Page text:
Sermon: RCL C – “All Saints Sunday”

A picture I took while in Florence, Italy, of the ceiling in The Baptistery of St. John at the Duomo

Irish History: Stingy was a miserable, old drunk who liked to play tricks on everyone: family, friends, his mother, and even the Devil himself.  He once invited the Devil to have a drink with him. True to his name, Stingy didn’t want to pay for his drink, so he convinced the Devil to turn himself into a coin he could use to buy their drinks. Once the Devil did so, Stingy decided to keep the money and put it into his pocket next to a silver cross, which prevented the Devil from changing back into his original form. He eventually freed the Devil under the condition that he would not bother him for one year.

As the story goes, Stingy, one day, tricked the Devil into climbing up an apple tree. Once the Devil climbed up the apple tree, Stingy hurriedly placed crosses around the trunk of the tree. The Devil was then unable to get down the tree. Stingy made the Devil promise not to take his soul when he died. Once the devil promised not to take his soul, Stingy removed the crosses and let the Devil down.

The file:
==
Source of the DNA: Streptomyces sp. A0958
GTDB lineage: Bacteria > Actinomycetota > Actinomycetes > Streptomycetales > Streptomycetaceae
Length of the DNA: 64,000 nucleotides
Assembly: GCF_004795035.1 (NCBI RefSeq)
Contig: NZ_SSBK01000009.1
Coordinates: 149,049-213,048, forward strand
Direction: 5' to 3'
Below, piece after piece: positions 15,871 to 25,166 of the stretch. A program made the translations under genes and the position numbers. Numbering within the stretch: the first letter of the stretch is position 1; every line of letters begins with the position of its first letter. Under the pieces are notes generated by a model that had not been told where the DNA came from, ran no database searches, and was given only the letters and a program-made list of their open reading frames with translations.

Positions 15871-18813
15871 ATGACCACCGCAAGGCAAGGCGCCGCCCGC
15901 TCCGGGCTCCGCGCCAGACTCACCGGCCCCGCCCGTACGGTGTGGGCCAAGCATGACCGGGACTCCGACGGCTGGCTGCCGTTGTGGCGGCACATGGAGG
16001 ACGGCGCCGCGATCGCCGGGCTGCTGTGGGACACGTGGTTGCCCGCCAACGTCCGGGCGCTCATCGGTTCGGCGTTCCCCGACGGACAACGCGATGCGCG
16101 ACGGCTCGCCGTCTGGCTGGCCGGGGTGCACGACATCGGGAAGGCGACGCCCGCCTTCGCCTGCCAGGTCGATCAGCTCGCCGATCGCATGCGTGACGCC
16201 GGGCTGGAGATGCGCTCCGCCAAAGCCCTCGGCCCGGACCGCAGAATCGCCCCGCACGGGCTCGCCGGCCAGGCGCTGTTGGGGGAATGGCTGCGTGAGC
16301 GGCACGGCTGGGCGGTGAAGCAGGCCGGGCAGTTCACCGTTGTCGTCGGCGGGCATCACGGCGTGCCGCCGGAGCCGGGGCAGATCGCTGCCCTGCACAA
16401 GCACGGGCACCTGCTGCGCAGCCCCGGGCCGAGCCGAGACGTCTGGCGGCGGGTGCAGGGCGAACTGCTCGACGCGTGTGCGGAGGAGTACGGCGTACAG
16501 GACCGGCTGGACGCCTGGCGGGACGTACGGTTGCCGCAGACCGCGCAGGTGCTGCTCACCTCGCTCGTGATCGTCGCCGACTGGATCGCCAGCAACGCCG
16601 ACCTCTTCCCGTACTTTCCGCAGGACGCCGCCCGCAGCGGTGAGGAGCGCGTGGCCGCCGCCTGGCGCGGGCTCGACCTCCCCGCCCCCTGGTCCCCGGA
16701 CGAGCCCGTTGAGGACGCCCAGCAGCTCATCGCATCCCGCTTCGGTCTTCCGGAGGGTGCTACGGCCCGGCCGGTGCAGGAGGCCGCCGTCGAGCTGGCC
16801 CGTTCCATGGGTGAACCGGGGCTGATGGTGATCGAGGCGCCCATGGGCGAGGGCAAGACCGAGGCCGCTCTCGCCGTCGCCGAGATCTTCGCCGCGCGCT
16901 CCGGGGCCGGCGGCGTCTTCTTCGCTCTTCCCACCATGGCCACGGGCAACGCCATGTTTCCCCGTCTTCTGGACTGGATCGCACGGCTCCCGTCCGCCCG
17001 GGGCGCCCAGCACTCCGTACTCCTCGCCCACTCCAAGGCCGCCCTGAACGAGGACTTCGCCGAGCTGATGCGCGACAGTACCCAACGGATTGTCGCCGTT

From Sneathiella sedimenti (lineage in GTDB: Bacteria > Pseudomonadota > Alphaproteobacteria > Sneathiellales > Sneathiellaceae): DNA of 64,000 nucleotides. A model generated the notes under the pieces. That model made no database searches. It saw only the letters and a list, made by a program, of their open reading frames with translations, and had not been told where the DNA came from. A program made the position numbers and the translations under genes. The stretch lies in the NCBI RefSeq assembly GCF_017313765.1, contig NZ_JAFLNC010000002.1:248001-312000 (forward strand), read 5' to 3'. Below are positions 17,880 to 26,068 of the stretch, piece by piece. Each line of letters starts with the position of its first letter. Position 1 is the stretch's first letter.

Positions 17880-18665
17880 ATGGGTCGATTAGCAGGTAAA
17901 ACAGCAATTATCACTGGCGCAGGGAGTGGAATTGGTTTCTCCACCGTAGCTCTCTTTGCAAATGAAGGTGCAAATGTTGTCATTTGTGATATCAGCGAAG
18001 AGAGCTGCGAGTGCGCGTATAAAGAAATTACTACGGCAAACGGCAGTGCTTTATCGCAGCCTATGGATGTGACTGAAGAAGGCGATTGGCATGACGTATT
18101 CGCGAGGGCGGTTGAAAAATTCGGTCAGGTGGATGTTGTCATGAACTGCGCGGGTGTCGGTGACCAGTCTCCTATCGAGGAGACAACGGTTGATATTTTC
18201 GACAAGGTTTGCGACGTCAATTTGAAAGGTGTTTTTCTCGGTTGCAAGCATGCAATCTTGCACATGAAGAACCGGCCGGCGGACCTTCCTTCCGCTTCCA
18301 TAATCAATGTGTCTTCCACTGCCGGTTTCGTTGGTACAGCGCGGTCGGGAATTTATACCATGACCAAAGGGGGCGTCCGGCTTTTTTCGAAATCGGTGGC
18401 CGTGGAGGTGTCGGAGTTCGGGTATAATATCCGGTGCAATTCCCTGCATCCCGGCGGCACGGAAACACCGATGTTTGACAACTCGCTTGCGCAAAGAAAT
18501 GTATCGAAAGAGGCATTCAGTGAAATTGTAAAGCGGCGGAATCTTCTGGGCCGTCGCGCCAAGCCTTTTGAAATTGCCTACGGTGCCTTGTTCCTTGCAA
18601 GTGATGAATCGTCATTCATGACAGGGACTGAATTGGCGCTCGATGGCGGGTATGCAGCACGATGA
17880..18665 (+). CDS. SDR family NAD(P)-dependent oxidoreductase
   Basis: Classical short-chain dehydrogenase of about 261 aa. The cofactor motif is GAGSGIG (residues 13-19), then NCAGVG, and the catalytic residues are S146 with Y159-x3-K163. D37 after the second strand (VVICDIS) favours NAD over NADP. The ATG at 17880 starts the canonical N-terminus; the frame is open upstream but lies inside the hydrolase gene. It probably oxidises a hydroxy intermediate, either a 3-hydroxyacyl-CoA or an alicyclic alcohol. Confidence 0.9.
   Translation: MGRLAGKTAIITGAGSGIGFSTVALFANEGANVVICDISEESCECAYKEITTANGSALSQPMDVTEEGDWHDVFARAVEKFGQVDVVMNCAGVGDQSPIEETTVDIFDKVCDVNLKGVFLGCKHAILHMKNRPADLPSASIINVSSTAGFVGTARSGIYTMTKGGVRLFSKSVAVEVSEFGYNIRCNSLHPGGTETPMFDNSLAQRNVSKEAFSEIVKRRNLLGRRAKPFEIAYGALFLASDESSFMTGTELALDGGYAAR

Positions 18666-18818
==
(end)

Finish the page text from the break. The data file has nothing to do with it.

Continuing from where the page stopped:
When Stingy finally died many years later, he went to the pearly gates of Heaven and was told by Saint Peter that he was too mean and cruel and had led a miserable and worthless life on earth. He was not allowed to enter heaven. He then went down to Hell and the Devil. The Devil kept his promise and would not allow him to enter Hell. Stingy was scared and had nowhere to go but to wander about forever in the darkness between heaven and hell. He asked the Devil how he could leave as there was no light. The Devil tossed him an ember from the flames of Hell to help him light his way. Stingy placed the ember in a hollowed-out turnip, one of his favorite foods he always carried around whenever he could steal one. From that day onward, Stingy (a.k.a. Stingy Jack) roamed the earth without a resting place, lighting his way as he went with his “Jack O’Lantern.” 

On all Hallow’s eve, which would have been this past Monday, the Irish hollowed out turnips, rutabagas, gourds, potatoes, and beets. They placed a light in them to ward off evil spirits and to keep Stingy Jack away. These were the original Jack O’Lanterns. In the 1800s, Irish immigrants came to America and quickly discovered that Pumpkins were bigger and easier to carve out.